The world of QRP radio can be a confusing place, especially for amateurs that are just starting out. If you are new to QRP, or to ham radio in general, there are two things that you should do.; first, you need to either find someone that is familiar with QRP or you need to join a QRP club, Second, you should hit the internet and familiarize yourself with QRP as much as possible. The reason why you want to find someone familiar with QRP or join a QRP club is so that you have at least one person to bounce questions off of and help guide you through the complexities of QRP in general. Another recommendation for a novice QRP amateur is to start small and don’t take on too much at one. You may want to start by building a large and complex QRP transmitter that can broadcast over thousands of miles but for a beginner such a project will likely be much too complicated and the problems that you encounter can be rather disconcerting. One of the hardest things for an amateur radio operator to wrap their head around is the lingo that QRP operators use with one another. While this lingo is used in all of amateur radio and not just QRP it is still something that a QRP operator will have to learn in order to communicate effectively. The lingo used by ham radio operators tends to consist of a variation of shorthand and abbreviations as well as numbers that make for short but efficient communication. This lingo is especially necessary if you are communicating via Morse code because it takes time to translate the code into actual text.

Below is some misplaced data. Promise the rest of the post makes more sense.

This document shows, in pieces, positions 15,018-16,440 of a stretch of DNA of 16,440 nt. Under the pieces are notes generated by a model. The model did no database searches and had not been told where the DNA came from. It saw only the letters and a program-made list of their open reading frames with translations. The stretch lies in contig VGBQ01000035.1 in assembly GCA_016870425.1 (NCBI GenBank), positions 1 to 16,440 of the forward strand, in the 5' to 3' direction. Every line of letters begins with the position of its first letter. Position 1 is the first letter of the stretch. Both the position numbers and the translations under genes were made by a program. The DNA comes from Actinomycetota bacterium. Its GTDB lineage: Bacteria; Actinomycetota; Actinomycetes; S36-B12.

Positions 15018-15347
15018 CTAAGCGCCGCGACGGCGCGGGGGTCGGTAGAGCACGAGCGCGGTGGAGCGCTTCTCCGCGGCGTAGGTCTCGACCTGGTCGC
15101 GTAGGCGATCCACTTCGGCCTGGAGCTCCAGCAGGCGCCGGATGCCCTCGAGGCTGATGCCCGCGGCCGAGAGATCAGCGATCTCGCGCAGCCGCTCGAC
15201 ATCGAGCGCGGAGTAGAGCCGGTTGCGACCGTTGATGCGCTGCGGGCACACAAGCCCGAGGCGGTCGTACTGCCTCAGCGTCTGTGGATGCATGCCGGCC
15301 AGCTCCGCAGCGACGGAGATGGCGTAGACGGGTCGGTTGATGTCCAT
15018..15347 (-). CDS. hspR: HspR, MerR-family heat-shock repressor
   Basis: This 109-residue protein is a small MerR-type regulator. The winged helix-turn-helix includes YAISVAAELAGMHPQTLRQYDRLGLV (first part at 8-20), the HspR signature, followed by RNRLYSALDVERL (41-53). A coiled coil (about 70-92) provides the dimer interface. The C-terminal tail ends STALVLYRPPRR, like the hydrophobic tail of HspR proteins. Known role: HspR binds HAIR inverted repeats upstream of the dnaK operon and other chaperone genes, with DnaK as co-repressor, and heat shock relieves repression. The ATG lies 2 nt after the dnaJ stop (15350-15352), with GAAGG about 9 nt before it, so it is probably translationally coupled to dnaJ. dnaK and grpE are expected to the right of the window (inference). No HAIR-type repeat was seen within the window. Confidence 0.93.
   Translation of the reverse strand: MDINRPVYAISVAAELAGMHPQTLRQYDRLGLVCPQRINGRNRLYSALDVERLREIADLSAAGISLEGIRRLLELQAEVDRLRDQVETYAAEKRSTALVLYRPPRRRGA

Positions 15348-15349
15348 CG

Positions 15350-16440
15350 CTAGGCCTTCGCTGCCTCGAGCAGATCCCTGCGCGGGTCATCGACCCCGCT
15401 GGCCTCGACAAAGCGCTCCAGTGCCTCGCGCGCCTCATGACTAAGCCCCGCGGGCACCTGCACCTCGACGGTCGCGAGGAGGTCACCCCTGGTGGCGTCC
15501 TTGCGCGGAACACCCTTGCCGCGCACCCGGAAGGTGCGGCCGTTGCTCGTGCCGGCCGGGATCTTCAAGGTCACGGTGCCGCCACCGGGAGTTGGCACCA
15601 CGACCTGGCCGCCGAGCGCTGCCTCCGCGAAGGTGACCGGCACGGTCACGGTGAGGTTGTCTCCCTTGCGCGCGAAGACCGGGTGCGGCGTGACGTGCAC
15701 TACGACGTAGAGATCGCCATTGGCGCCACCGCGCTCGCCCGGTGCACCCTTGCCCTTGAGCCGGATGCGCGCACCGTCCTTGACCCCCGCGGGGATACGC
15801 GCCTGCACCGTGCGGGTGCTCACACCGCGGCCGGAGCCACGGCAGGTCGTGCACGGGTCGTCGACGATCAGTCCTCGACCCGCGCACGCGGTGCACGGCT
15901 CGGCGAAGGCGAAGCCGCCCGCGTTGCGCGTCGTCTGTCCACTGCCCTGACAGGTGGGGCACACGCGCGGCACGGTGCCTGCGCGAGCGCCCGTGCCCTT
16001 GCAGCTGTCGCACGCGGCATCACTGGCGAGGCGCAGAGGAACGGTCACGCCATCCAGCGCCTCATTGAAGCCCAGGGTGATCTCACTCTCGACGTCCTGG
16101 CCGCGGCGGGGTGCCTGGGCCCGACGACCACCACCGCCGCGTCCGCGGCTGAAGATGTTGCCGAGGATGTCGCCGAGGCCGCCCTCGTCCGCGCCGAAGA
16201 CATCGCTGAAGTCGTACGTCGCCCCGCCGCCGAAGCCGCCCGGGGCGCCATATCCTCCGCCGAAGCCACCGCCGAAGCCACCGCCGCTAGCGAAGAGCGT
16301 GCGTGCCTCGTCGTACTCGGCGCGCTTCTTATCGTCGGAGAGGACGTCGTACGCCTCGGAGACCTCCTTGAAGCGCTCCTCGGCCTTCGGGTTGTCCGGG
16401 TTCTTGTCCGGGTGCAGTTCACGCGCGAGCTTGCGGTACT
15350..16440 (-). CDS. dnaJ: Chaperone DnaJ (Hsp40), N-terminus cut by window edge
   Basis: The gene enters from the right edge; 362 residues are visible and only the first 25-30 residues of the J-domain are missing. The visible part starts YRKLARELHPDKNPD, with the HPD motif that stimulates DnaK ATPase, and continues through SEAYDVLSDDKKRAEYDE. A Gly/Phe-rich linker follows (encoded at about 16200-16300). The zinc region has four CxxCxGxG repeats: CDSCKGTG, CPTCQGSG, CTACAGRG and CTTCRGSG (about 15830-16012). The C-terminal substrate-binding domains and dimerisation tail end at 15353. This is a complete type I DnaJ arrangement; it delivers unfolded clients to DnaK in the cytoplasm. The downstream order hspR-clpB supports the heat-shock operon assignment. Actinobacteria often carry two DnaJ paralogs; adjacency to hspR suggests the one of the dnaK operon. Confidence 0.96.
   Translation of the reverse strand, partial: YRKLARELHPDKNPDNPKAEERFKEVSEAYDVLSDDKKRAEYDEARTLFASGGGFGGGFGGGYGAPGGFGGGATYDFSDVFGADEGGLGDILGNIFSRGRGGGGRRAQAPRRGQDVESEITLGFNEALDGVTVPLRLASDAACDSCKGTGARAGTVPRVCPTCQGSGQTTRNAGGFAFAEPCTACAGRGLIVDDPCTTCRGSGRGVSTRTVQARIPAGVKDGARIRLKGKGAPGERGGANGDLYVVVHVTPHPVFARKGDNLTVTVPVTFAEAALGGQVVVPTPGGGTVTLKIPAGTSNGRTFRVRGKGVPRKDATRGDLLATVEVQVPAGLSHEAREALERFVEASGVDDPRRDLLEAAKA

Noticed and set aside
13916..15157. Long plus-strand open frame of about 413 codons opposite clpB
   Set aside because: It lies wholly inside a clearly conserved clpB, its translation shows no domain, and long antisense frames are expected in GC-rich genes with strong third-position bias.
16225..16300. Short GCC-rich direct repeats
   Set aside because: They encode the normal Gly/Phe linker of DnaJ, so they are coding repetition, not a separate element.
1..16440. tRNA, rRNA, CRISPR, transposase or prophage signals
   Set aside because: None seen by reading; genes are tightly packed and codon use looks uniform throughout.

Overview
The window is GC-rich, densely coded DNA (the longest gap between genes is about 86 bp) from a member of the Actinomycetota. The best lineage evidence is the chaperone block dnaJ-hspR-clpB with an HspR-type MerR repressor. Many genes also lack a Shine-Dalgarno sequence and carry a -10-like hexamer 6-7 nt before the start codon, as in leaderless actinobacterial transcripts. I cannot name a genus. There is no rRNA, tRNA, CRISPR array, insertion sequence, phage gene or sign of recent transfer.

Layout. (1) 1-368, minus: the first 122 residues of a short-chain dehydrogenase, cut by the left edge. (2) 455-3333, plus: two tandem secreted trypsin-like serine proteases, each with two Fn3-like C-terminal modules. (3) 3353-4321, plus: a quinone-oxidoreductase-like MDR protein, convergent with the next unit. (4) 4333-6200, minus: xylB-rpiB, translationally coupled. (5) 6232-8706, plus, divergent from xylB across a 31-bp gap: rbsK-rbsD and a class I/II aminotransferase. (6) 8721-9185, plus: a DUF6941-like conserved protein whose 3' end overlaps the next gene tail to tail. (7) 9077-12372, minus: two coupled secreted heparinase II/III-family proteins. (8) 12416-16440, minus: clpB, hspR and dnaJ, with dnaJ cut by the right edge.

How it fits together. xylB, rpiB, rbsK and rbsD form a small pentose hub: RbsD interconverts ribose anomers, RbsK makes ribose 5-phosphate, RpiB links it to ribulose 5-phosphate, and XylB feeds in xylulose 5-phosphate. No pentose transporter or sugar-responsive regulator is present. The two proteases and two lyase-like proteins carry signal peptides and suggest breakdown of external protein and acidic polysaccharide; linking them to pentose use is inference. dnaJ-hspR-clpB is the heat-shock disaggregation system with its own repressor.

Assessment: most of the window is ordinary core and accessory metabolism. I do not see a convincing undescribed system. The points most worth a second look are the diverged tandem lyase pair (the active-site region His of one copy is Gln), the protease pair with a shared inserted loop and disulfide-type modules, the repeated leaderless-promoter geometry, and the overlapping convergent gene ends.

As an amateur one of the things that you need to remember is that at least initially you won’t be as effective as other QRP operators that have been doing it for years. Many people, especially those that with previous high power ham radio experience tend to come into QRP with high expectations but even to those with amateur radio experience the world of QRP can be hard to conquer. If you are new to the world of QRP altogether you can consult a QRP guide or perhaps a friendly QRP message board on the internet for help. QRP operation is highly technical; there simply is no way around it. While it may be possible to QRP without learning how everything works it will be impossible for you to build upon your experience unless you know what you are working with. It’s not enough to sit down in front of a transmitter and start working away, you need to be able to know what you are looking at when you take the cover off of the transceiver and reveal all of the guts underneath. Basic QRP operation is simple, even a child can do it, but only the real experts know how to send their signal across the ocean on their homebrew QRP transmitter that uses less that 5 watts of power.